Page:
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April 29, 1993

 

 

Mr. Michael Browning
91-R-5191
Orleans Corr. Facility
P.O. Box 436
Albion, N.Y. 14411-0436

The staff of the Committee on Open Government is authorized to
issue advisory opinions. The ensuing staff advisory opinion is
based solely upon the facts presented in your correspondence.

Dear Mr. Browning:

I have received your letter of April 12. Insofar as your
commentary pertains to the Freedom of Information Law, your inquiry
involves access to court papers and similar documents that are
maintained by an agency.

In this regard, although the situation that you described
appears to be unrelated to the Freedom of Information Law, I offer
the following comments concerning access to the kinds of records
that you described.

First, the Freedom of Information Law pertains to agency
records, and §86(3) of the Law defines the term "record" to
include:

"any information kept, held, filed, produced,
reproduced by, with or for an agency or the
state legislature, in any physical form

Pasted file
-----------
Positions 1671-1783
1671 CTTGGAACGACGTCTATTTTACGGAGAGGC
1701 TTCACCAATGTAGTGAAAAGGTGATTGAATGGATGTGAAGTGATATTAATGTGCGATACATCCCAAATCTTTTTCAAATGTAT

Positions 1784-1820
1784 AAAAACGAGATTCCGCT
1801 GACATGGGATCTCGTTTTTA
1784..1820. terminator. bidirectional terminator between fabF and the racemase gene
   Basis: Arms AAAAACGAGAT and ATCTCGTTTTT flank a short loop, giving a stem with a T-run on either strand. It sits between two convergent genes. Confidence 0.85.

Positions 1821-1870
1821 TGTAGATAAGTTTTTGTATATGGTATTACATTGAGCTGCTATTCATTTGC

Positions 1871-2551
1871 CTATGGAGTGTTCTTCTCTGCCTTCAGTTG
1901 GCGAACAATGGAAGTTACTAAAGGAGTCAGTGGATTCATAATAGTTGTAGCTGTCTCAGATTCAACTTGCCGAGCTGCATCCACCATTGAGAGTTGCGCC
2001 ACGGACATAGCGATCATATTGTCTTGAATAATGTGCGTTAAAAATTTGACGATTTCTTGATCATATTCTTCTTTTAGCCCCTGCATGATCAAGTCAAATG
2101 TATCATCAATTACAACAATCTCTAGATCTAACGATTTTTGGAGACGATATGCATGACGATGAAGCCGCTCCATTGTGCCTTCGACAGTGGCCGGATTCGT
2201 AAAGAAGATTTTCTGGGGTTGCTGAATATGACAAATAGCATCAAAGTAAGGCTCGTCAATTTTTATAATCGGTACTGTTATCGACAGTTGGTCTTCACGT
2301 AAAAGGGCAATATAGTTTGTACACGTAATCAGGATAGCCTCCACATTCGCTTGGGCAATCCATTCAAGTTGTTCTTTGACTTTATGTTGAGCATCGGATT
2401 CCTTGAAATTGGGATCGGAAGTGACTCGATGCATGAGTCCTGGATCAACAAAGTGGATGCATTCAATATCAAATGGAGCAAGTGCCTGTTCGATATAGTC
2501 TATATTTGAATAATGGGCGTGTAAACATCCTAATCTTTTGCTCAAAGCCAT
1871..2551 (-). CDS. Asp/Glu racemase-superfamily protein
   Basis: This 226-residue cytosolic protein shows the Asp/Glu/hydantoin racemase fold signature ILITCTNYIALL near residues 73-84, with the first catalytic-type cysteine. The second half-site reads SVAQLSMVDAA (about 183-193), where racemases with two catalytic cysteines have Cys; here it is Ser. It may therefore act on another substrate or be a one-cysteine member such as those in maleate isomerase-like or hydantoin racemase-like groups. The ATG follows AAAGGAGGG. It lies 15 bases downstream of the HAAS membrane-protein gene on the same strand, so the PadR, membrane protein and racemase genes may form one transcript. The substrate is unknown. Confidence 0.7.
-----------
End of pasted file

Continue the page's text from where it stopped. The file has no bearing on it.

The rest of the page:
whatsoever including, but not limited to,
reports, statements, examinations, memoranda,
opinions, folders, files, books, manuals,
pamphlets, forms, papers, designs, drawings,
maps, photos, letters, microfilms, computer
tapes or discs, rules, regulations or codes."

Therefore, litigation papers and related documents maintained by an
agency would constitute "records" subject to right to conferred by
the Freedom of Information Law.

Second, as a general matter, the Freedom of Information Law is
based upon a presumption of access. Stated differently, all
records of an agency are available, except to the extent that
records or portions thereof fall within one or more grounds for
denial appearing in section 87(2)(a) through (i) of the Law.

Third, the initial ground for denial in the Freedom of
Information Law, §87(2)(a), pertains to records that are
"specifically exempted from disclosure by state or federal
statute". Attorney work product is confidential pursuant to
§3101(c) of the Civil Practice Law and Rules. Material prepared
solely for litigation is generally confidential pursuant to
§3101(d). Similarly, communications between an attorney and a
client that fall within the attorney-client relationship are
considered privileged pursuant to §4503 of the Civil Practice Law
and Rules. However, records, such as those exchanged between
adversaries or that are submitted to a court and become part of
public court records would in my opinion be available from an
agency. Consequently, when records sought are publicly available
from a court, I believe that they would also be available from an
agency that mountains those records under the Freedom of
Information Law.

I hope that I have been of some assistance.

Sincerely,

 

Robert J. Freeman
Executive Director

RJF:pb

cc: Sally B. Johnson, Superintendent